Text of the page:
Never Mind What We Don’t Know: A Review of The Lost City of Z

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The Lost City of Z, Review by Alison LanierThere’s something particularly disappointing about a masterfully made movie, a movie that shines and innovates on screen, stingingly and sonorously written, beautifully directed, and stunningly acted—that withers in the end because its mythos, its drive, remains terminally dulled. The Lost City of Z is a near-masterpiece. But where it achieves brilliance scene-by-scene, as a whole the movie doesn’t deliver the sense of mystery and wonder that it promises.

Director James Gray’s The Lost City of Z is a stunning biopic of early twentieth-century English explorer Percival Fawcett, played beautifully—in both senses—by Sons of Anarchy’s Charlie Hunnam. Percy Fawcett is a legendary figure, an explorer who delved into South American jungles and who became both famous for and fixated on what he believed to be an ancient Amazonian civilization that predated European development. One of Fawcett’s great contributions to the budding, much lionized art of exploring the “wilds of the world” was the innovation that one should, rather than shooting on sight, attempt to communicate with the native people one encountered along the way.

That’s the history of it, or as much as the movie demands. Gray based the movie on the nonfiction account of Fawcett’s life, David Grann’s text of the same name. Fawcett’s mythology is ingrained in the history books via the unsolved mystery of his death—or disappearance—deep in the jungle he devotes his life to exploring. Since his disappearance, some sources say over one hundred subsequent adventurers have failed or died trying to track down what really happened to him and his son, Jack, who was accompanying him. To this day the area he was certain contained his so-called Lost City of Z, according to National Geographic, is still extremely dangerous to venture into, as it is home to up to twenty-nine uncontacted indigenous tribes who, as they did in Fawcett’s time, defend their communities.

Sienna Miller turns in an exquisite performance as Fawcett’s wife, Nina, and—while her character isn’t being used as a clothes rack to show the passing of the years through changing fashions—she voices some of the half-hearted and ultimately defeated talk of the New Woman, the independent and self-assertive woman of the turn of the century. Robert Pattinson also appears with a crisp, startling performance, nearly unrecognizable behind a thick beard and a likable character, as Fawcett’s devoted traveling companion Henry Costin, who accompanied Fawcett on all except his last, doomed mission.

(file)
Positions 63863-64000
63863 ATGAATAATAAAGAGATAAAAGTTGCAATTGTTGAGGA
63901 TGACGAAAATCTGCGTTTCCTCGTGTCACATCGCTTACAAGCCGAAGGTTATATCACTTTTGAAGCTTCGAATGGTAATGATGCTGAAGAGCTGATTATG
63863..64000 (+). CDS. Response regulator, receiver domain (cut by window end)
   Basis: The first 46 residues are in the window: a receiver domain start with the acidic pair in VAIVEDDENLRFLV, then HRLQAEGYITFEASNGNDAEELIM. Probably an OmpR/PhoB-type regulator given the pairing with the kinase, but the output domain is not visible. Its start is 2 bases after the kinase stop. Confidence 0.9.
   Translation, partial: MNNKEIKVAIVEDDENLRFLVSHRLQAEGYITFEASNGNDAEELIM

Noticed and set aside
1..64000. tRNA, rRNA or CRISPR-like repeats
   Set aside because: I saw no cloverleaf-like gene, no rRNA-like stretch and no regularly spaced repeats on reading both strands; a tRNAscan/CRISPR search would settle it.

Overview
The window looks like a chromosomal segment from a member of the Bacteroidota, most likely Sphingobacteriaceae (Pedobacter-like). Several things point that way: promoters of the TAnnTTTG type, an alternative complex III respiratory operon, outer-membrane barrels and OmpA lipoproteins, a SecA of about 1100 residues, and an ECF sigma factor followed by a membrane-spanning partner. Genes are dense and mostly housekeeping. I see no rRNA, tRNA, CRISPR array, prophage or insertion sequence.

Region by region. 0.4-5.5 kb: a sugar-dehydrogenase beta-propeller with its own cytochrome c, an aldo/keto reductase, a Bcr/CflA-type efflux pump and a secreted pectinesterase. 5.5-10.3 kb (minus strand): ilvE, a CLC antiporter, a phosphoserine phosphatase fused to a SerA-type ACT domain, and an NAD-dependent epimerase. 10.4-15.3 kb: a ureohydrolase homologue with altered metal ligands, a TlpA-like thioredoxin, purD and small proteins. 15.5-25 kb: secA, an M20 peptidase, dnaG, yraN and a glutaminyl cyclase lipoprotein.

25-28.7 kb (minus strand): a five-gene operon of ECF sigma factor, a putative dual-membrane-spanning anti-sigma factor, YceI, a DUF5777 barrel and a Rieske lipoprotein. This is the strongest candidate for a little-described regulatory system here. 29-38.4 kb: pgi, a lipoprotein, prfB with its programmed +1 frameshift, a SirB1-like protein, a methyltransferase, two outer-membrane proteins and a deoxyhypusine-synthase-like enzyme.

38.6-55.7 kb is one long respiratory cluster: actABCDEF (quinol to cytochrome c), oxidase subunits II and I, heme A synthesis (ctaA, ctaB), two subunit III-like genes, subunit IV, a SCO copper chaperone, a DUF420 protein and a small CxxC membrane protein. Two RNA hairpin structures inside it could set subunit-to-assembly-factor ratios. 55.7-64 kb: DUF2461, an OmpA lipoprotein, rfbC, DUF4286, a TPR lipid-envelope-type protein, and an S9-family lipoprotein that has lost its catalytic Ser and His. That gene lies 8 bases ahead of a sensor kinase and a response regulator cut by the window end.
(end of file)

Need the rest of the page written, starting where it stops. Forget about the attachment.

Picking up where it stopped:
Ostensibly the movie is about venturing into the unknown, searching for the answer to mysteries about history and humanity, as Fawcett delves determinedly into the jungles of Amazonia in search of what he calls the Lost City of Z. This lost city comes to stand for many illusive aims: reclaiming family honor, achieving personal glory, broadening the minds of the narrow-minded, opening the door onto the world’s remaining mysteries.

The portions of the film set in England have an almost ethnographic strangeness to them, as the England of the 1900s through the 1930s is incarnated in hunts and galas and barriers of status. “He has been unfortunate in his choice of ancestors,” the first line used to describe Fawcett by another character, encompasses a great deal of that strangeness. England as we’re introduced to it is a world of crinolines and stiff collars, a tightly controlled world in which Fawcett is stifled and his obvious manly talents muted. The viewer also knows, with fascinated certainty, that England’s empire and its way of life has a very short lifespan ahead of it.

Hunnam brings off his performance as Fawcett with an undeniable charm and clarity, but I had the sense throughout the movie that Fawcett’s characterization ran something like a checklist with the boxes being ticked off: he’s a proto-type of an explorer, a gentleman and a warrior, concerned with promoting equality and smashing narrow frames of mind, and he really does think we should pity the native Indian of Amazonia.